1. Few of the plaintiffs have suffered or are suffering as yet from life-threatening diseases or conditions such as cancer. However, the diseases and conditions they have experienced are serious enough to represent “appreciable harm.” Consequently, under present interpretations of California's statutes of limitations and the common law policy against splitting causes of action plaintiffs must sue now or be forever barred. (Davies v. Krasna (1975) 14 Cal.3d 502, 121 Cal.Rptr. 705, 535 P.2d 1161 [limitations period commences running when plaintiff discovers defendant's tortious act has caused “appreciable harm”].) If these plaintiffs were to wait until visited with a serious, life-threatening disease to pursue their personal injury causes of action the limitations period would have expired before they had a chance to file their lawsuits.This construction of the law is open to criticism. It deprives plaintiffs of the chance to recover for serious harm which has a long latency period, especially if the same tortious act happens to cause immediate, less serious yet “appreciable” injuries. (Martinez–Ferrer v. Richardson–Merrell, Inc. (1980) 105 Cal.App.3d 316, 164 Cal.Rptr. 591 justified a narrow exception to the policy against splitting causes of action where the later developing disease is qualitatively different and unrelated to the “appreciable harm” which occurred shortly after the tortious act. Even this narrow exception has been criticized in subsequent opinions. See, e.g., DeRose v. Carswell (1987) 196 Cal.App.3d 1011, 1024, 242 Cal.Rptr. 368.)The existing law likewise may add to the burdens on the courts. It compels plaintiffs to file at the first hint of “appreciable injury” if there is any possibility something truly serious might develop later on, even if most people would not sue for that initial injury. (Miller v. Lakeside Village Condominium Association (1991) 1 Cal.App.4th 1611, 2 Cal.Rptr.2d 796, concurring opn.)Nevertheless, under present law plaintiffs were required to file their personal injury claims now. They are entitled to have the courts give those causes of action serious consideration whether or not they are based on life-threatening injuries or diseases.
2. Even some diseases formerly attributed exclusively to asbestos can be caused by other agents. “Researchers have recently associated even mesothelioma, which had been thought to be exclusively linked to asbestos exposure, with exposure to other sources.” Rosenberg, The Causal Connection in Mass Exposure Cases: A “Public Law” Vision of the Tort System, (1984) 97 Harvard L.Rev. 851, 856, fn. 31, summarizing results reported in Stanton & Wrench, Mechanisms of Mesothelioma Induction with Asbestos and Fibrous Glass, (1972) 48 J. Nat'l Cancer Inst. 797, 811–815.
3. “Rarely is any particular toxic agent the exclusive source of a given disease. Insidious diseases generally have several sources, each of which may by itself be sufficient to bring about the condition․ [G]iven current limits on our knowledge of the etiology of insidious diseases and given the generality of statistical data, it is impossible to pinpoint the actual source of the disease afflicting any specific member of the exposed population.” (See Rosenberg, The Causal Connection in Mass Exposure Cases: “A Public Law” Vision of the Tort System, supra, 97 Harv.L.Rev. 856–857.)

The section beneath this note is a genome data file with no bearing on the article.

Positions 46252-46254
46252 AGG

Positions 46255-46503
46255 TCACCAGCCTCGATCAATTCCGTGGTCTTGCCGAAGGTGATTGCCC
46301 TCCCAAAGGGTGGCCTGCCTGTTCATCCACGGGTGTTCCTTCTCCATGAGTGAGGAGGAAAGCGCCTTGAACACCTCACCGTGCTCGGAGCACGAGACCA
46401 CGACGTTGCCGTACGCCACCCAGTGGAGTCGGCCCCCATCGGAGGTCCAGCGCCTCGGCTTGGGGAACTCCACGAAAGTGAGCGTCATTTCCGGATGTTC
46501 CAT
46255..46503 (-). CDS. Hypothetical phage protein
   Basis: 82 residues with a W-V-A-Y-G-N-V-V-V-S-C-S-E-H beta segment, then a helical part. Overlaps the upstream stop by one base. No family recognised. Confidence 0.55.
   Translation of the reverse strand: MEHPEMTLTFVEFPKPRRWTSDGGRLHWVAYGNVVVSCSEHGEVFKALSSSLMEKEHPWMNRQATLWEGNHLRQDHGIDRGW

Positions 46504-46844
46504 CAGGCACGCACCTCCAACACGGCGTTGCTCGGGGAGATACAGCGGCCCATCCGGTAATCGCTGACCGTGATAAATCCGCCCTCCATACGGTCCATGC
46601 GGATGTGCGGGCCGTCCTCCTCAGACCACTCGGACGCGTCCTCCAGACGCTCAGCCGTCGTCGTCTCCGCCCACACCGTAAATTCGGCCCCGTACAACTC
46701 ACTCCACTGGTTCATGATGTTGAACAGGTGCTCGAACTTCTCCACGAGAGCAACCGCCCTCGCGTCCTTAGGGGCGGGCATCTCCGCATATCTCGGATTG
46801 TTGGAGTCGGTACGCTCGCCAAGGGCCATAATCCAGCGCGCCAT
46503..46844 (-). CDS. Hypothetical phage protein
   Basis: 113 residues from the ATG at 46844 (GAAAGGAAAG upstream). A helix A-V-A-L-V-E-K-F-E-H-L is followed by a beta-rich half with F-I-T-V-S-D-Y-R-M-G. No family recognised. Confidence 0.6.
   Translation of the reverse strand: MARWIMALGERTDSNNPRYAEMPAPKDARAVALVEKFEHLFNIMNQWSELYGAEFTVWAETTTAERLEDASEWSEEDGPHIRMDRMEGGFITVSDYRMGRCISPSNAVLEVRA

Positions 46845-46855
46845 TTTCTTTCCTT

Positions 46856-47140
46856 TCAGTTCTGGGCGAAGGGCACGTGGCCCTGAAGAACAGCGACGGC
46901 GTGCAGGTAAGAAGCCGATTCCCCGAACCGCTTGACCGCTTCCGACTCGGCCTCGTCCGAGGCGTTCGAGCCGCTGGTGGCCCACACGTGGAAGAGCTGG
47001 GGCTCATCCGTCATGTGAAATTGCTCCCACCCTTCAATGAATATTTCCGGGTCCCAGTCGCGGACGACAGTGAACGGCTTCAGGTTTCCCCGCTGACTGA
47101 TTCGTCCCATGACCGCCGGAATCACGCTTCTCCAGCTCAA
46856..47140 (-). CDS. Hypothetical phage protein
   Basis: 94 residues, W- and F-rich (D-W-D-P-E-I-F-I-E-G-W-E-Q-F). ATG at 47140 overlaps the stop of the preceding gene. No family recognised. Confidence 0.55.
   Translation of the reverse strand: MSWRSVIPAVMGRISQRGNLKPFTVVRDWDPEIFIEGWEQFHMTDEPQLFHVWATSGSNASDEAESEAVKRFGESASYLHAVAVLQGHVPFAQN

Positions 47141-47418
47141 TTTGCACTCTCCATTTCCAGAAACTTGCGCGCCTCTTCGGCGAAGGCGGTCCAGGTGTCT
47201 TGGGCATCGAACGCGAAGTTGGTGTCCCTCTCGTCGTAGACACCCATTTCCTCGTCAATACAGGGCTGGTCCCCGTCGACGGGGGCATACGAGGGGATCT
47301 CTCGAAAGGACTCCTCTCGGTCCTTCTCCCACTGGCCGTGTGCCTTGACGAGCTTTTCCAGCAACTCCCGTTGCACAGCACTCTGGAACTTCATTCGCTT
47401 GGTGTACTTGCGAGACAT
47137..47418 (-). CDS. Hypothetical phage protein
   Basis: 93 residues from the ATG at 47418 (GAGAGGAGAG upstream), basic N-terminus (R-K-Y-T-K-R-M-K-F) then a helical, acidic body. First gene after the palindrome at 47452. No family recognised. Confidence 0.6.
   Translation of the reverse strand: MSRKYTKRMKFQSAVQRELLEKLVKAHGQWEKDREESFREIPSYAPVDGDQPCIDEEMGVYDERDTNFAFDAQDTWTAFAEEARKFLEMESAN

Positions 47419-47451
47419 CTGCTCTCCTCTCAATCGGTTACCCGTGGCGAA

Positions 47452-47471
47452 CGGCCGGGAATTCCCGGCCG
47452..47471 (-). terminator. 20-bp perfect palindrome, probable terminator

4. “[I]n an individual case, epidemiology cannot conclusively prove causation; at best, it can establish only a certain probability that a randomly selected case of disease was one that would not have occurred absent exposure, or the ‘relative risk’ of the exposed population. Toxic tort litigation, therefore, involves inferences on causation derived from group-based information, rather than specific conclusions regarding causation in the individual case․ [¶ ] ‘Relative risk’ is simply the ratio of the incidence of disease in the exposed population to the incidence of disease in the non-exposed population.” (See Gold, Causation in Toxic Torts: Burdens of Proof, Standards of Persuasion, and Statistical Evidence (1986) 96 The Yale Journal 380 and fn. 17.) (Italics added.)
5. “Cigarette smoking presents a striking exception to the general rule that the excess risk created by an activity does not exceed the background risk. For example, the incidence of lung cancer among asbestos-exposed workers who smoke is 10 times greater than that among similarly exposed workers who do not smoke. See Selikoff & Hammond, Asbestos and Smoking, 242 J.A.M.A. 458, 458 (1979) (editorial).” (See Rosenberg, supra, at p. 858, fn. 40.)
6. The possibility that in some cases a full scale autopsy might yield evidence identifying a given toxic as the probable cause of a victim's fatal disease provides slight comfort and no help to living plaintiffs.
7. “[T]he social costs of producing and using carcinogenic substances are not accounted for in the production decisions of producers because the costs of the production's adverse impact on health are borne by cancer victims rather than carcinogen producers. In economic terms, production of carcinogens results in an externality, that is, a divergence between the private costs and the social costs of carcinogen production. (See Dahlman, The Problem of Externality 22 J.L. & Econ. 141, 141 (1979).) The presence of an externality reflects the existence of a market failure, in this case the improper pricing of the adverse effect on health and safety that is caused by production.” (Note, Tort Actions for Cancer: Deterrence, Compensation, and Environmental Carcinogenesis, (1981) 90 Yale L.J. 840, 843, fn 12.)
8. See Rizzo & Arnold, Causal Apportionment in the Law of Torts: An Economic Theory (1980) 80 Colum.L.Rev. 1399.)